The state Board of Education voted unanimously last night to shutter Queen Liliuokalani Elementary in May, but some parents vowed to continue the effort to keep the school open.
Several parents said they would ask the new appointed Board of Education to take up the issue and overturn last night’s decision. The governor hasn’t yet appointed the new board, but members could take their seats as early as April.
"We feel that this is a wonderful school worth fighting for," said parent Jan Bullock. "We are not giving up hope."
Alex Alika Malabey, an alumnus of Liliuokalani whose niece now attends the school in Kaimuki, said he wants it to be given another chance to increase enrollment.
"Our duty now is to lobby the next board," he said.
Voters in November overwhelmingly supported the switch to an appointed board. Lawmakers passed a bill setting up the appointment process, and Gov. Neil Abercrombie said he would sign it and try to appoint members by April 1.
If Liliuokalani’s supporters aren’t successful, its 98 students will move to other campuses after the last day of classes May 26.
Parents can send their children to Liholiho, Waialae or Kahala schools.
At their full board meeting on Kauai last night, members voted 9-0 to close Liliuokalani.
Meanwhile, the board also voted to keep Puuhale Elementary in Kalihi open. The Department of Education had proposed closing the school and sending its 234 students to Kalihi Kai Elementary, creating a campus with 833 students.
The department is eyeing small schools statewide for consolidation to save money. So far, the state has closed two schools but spared eight others.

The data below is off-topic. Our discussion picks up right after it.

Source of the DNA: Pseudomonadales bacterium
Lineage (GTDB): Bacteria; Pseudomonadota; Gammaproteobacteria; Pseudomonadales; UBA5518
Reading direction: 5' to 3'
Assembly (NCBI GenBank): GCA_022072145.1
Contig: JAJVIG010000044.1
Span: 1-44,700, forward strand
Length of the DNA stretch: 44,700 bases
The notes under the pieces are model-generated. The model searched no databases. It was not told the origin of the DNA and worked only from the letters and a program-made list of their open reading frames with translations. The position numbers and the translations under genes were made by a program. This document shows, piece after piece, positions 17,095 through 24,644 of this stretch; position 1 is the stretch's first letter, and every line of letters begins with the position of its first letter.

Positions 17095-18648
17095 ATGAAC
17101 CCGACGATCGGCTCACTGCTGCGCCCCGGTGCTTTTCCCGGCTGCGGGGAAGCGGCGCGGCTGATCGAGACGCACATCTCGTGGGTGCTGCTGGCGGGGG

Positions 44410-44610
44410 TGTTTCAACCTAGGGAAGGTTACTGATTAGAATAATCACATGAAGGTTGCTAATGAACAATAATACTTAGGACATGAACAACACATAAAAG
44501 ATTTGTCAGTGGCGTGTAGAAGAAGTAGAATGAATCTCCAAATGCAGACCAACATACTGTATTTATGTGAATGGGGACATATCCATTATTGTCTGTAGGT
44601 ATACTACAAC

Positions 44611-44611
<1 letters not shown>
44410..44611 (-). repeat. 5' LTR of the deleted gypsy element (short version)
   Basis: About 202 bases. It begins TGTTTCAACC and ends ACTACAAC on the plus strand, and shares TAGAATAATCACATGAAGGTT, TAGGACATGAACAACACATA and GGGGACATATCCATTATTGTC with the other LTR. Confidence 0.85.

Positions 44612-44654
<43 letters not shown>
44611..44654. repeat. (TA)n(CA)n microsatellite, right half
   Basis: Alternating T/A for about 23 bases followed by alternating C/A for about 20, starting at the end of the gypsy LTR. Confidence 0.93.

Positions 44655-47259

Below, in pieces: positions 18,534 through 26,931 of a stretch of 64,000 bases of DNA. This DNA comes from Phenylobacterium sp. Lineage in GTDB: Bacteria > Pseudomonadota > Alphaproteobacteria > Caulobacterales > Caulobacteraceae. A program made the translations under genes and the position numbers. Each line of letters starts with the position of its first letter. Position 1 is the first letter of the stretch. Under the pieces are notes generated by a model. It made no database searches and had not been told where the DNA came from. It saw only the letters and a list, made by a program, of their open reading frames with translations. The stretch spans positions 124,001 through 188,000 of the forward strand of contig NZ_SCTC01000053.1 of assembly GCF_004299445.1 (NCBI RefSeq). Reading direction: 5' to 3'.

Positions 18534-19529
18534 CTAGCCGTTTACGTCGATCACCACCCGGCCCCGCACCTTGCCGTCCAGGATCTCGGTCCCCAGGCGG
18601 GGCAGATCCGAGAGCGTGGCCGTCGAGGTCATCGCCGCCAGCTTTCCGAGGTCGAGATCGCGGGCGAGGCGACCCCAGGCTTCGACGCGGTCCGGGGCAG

At Liliuokalani yesterday, several parents said they were unsure where they would send their children.
Nani Elm of Hawaii Kai said she enrolled her child at Liliuokalani on a geographic exception because she was looking for a school with a nurturing, safe environment. Her daughter had been bullied at another public school, Elm said.
At Liliuokalani "it’s just a very different atmosphere," she said. "Everyone knows each other."
Parent Julie Uyeno-Pidot is worried about the transition for her 6-year-old son, who will attend Liholiho.
"It’s substantially bigger," she said.
Uyeno-Pidot added the mood on the campus in recent days has been "sad" and "almost nostalgic."
The department has said closing Liliuokalani, established in 1912, would save about $530,000 in the coming fiscal year.
The campus has eight teachers and class sizes that range from six to 22 children.
Raelene Chock, Liliuokalani principal, said the school is prepared to close or to stay open.
"We’re ready," she said.